When known, the shoreline miles that we report in our statistics include only the lake's exterior shoreline, and exclude the shorelines of islands located within a lake's boundaries. In lakes with many islands, those islands' combined shorelines may exceed a lake's exterior shoreline.

You can find many of the world's longest-shoreline lakes on Lakelubbers.


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Surface Area | LakeLubbers

This is the area (acreage, square kilometers, etc.) of the top surface area of a lake - measured at a lake's normal elevation. The surface area can be considerably smaller or larger when lake levels are lower or higher than normal. North America's Lake Superior is the world's largest freshwater lake by this measure.

The other measure of a lake's size is the lake's water volume. By that measure, the world's largest freshwater lake is Lake Baikal in Siberia.

You can find many of the world's largest lakes (acres) on Lakelubbers. There is no widely-accepted minimum surface area that defines a lake. What Lakelubbers describes as a lake, you might call a pond. The smallest lake that Lakelubbers currently includes is Hawaii's 2-acre Lake Waiau.


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Water Level Control | LakeLubbers

This is the organization that controls water releases or outflows from the lake or reservoir. In the USA, this is often the US Army Corps of Engineers, a power company, a municipal water system, an irrigation district, or a paper manufacturing company. In the case of private or gated lakes, a homeowners' association may be the lake's controlling authority.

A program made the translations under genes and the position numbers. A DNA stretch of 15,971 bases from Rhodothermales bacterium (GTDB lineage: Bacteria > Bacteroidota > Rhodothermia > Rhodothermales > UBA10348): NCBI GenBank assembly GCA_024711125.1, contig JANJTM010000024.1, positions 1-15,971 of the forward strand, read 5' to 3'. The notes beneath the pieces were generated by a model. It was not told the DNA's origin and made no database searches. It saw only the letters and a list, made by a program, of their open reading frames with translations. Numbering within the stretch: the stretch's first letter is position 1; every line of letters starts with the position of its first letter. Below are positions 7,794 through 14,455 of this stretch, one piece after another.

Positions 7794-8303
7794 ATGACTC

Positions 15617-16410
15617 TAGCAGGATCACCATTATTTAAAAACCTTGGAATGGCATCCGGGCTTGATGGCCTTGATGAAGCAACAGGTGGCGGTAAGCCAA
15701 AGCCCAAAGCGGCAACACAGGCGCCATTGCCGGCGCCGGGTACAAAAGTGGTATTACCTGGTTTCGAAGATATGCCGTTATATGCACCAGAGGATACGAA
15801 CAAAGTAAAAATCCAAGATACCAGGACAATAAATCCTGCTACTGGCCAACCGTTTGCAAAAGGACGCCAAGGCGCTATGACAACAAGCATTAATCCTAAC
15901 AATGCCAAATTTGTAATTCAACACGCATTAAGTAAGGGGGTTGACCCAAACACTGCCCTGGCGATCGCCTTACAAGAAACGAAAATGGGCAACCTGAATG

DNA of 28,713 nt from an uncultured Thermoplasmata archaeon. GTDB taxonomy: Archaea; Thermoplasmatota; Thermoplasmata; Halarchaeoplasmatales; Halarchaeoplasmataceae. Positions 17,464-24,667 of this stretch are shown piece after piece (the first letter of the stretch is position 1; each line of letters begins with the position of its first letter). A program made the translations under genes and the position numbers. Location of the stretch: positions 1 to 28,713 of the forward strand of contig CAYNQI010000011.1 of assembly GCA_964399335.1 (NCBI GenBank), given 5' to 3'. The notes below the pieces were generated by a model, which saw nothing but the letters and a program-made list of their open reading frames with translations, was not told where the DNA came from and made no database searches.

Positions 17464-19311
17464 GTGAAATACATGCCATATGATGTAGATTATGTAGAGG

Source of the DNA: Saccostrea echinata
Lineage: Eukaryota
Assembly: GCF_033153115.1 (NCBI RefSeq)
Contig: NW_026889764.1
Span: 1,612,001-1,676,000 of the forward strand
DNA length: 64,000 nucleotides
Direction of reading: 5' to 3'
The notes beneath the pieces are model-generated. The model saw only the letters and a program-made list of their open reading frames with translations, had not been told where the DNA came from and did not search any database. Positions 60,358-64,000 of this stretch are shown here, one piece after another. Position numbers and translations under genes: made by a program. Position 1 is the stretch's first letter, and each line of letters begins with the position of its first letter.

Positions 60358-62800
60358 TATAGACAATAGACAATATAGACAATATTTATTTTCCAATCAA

Many lakes cross borders, including North America's Great Lakes. The control of such lakes and their coveted freshwater may be amicably shared - or hotly disputed.

"Water wars" continue at many lakes as growing populations and crop irrigation needs compete for the freshwater that lakes contain.


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Lake Type | LakeLubbers

There are 3 basic types of lakes that are currently included on LakeLubbers. 2 types may be dammed or not dammed, producing 5 classifications.

- A Reservoir is a man-made freshwater lake that is usually created by damming rivers.

- A Natural Freshwater Lake occurs naturally - often by glacial activity - and has a salinity of less than 30 parts per thousand. It may be dammed to produce electricity or for other reasons.

- A Natural Saltwater Lake occurs naturally and has a salinity of more than 30 parts per thousand (ppt). It may be dammed.

"Brackish" water may be categorized as freshwater or saltwater, depending on its salt content (salinity). Oligohaline water has less than 15 ppt of salt. Mesohaline water has 15-29 ppt. Polyhaline has 30-335 ppt.